JOURNAL ARTICLE

Pediatric Femur Fractures

Mary C Kamienski
Orthopaedic Nursing 2020, 39 (2): 107-111
32218005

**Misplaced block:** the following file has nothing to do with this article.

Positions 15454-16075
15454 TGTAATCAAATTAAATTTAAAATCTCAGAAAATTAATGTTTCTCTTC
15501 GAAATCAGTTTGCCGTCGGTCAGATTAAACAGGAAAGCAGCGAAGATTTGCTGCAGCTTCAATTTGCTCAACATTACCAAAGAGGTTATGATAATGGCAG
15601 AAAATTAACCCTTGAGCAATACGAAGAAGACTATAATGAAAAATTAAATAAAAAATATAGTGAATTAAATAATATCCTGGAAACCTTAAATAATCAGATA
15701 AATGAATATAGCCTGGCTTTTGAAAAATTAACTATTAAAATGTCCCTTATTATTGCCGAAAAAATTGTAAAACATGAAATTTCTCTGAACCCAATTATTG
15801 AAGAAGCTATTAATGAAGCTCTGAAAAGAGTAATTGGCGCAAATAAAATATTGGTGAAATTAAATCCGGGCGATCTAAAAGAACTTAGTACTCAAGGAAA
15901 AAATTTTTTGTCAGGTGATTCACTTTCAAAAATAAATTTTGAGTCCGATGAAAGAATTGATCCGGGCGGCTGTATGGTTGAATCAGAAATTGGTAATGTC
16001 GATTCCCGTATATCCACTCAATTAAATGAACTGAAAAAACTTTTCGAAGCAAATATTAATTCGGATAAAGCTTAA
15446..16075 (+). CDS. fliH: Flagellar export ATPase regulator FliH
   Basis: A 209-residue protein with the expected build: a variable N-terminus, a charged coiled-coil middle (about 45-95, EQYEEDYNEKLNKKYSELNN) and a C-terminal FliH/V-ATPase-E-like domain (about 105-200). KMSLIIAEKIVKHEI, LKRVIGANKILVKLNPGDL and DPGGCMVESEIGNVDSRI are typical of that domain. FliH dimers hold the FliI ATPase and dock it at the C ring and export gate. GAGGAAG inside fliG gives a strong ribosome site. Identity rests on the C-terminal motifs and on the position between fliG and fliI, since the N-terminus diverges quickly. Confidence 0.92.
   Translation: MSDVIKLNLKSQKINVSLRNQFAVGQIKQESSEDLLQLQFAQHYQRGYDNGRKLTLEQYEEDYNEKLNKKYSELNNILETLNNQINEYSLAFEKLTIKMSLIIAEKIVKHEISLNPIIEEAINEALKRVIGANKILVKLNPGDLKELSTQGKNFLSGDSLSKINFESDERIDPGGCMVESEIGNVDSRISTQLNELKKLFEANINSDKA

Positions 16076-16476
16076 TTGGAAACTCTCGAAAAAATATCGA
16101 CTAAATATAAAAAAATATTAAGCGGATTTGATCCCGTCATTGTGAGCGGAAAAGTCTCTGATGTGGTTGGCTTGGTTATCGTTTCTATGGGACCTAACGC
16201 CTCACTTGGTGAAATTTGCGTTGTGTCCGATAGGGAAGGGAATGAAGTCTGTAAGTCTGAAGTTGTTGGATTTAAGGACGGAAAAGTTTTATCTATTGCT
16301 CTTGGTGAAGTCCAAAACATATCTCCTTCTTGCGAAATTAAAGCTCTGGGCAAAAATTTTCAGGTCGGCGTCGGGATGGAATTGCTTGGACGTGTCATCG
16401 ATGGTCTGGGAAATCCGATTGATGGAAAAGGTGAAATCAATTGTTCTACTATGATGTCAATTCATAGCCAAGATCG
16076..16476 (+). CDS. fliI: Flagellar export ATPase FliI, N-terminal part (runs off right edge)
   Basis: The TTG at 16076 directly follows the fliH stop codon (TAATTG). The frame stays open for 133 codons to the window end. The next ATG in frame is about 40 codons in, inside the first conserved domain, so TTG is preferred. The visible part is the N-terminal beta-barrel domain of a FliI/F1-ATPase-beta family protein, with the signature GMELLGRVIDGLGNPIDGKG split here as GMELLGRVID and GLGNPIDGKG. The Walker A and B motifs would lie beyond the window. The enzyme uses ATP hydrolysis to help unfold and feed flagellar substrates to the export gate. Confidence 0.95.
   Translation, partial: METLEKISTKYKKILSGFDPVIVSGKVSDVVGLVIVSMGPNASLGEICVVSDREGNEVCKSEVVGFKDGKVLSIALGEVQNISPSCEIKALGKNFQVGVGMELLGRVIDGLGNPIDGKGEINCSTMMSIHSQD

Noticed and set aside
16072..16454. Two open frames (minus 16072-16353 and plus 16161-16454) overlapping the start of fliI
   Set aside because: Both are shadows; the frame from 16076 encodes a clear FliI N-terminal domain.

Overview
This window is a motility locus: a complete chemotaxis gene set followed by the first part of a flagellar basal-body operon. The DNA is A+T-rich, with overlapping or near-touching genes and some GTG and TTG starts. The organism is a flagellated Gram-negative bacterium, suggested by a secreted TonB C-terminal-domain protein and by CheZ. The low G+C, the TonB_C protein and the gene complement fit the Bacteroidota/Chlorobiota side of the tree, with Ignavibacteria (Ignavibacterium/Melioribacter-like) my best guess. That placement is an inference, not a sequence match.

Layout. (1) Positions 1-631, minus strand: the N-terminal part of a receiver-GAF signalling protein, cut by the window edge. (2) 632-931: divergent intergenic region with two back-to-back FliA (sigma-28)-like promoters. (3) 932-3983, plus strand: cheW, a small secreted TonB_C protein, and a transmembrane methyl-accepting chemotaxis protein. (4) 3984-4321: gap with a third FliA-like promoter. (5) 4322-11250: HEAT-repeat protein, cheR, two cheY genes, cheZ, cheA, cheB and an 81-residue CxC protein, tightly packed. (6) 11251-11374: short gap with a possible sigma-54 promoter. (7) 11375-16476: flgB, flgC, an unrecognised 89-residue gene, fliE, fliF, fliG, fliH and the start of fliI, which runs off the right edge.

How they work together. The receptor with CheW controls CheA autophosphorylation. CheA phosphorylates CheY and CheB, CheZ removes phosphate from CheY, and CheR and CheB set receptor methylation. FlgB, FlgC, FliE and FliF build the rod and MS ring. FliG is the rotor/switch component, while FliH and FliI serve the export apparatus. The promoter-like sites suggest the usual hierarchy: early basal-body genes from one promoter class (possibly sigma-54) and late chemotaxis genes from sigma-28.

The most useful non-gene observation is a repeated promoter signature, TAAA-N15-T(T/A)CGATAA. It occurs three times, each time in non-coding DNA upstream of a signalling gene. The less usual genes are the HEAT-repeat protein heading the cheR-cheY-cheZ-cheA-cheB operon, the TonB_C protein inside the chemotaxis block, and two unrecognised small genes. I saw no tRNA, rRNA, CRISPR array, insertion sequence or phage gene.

Trauma is the leading cause of death and disability in children. Orthopaedic trauma has led to more than 84,000 hospital admissions annually and costs nearly a billion dollars. Femoral diaphyseal fractures account for nearly 2% of all bony injuries in children and are the most common orthopaedic injury requiring hospitalization. These injuries occur at an annual rate of 19 per 100,000, with an associated cost of millions of dollars. Emergency department (ED) visits for musculoskeletal injuries account for 10%-15% of the 100 million annual visits to U.S. pediatric EDs. Treatment of femur fractures in children vary on the basis of the mechanism of injury, the patient's age, weight, the fracture pattern, family circumstances, and cost. Treatment ranges from noninvasive to invasive and includes traction, casting, internal fixation, and external fixation. Complications can include infection, delayed or malunion, leg length discrepancy, ossification, and refracture. Attention to pain control and anxiety management becomes a major focus for nursing. Pediatric femur fracture can have a devastating impact on the child and the family and requires monitoring for 12-24 months. This injury is significant and can be a life-changing event for the child and the entire family. A case study is used as an example of the extent of the problem with pediatric patients and highlights the long-term effect of this injury.

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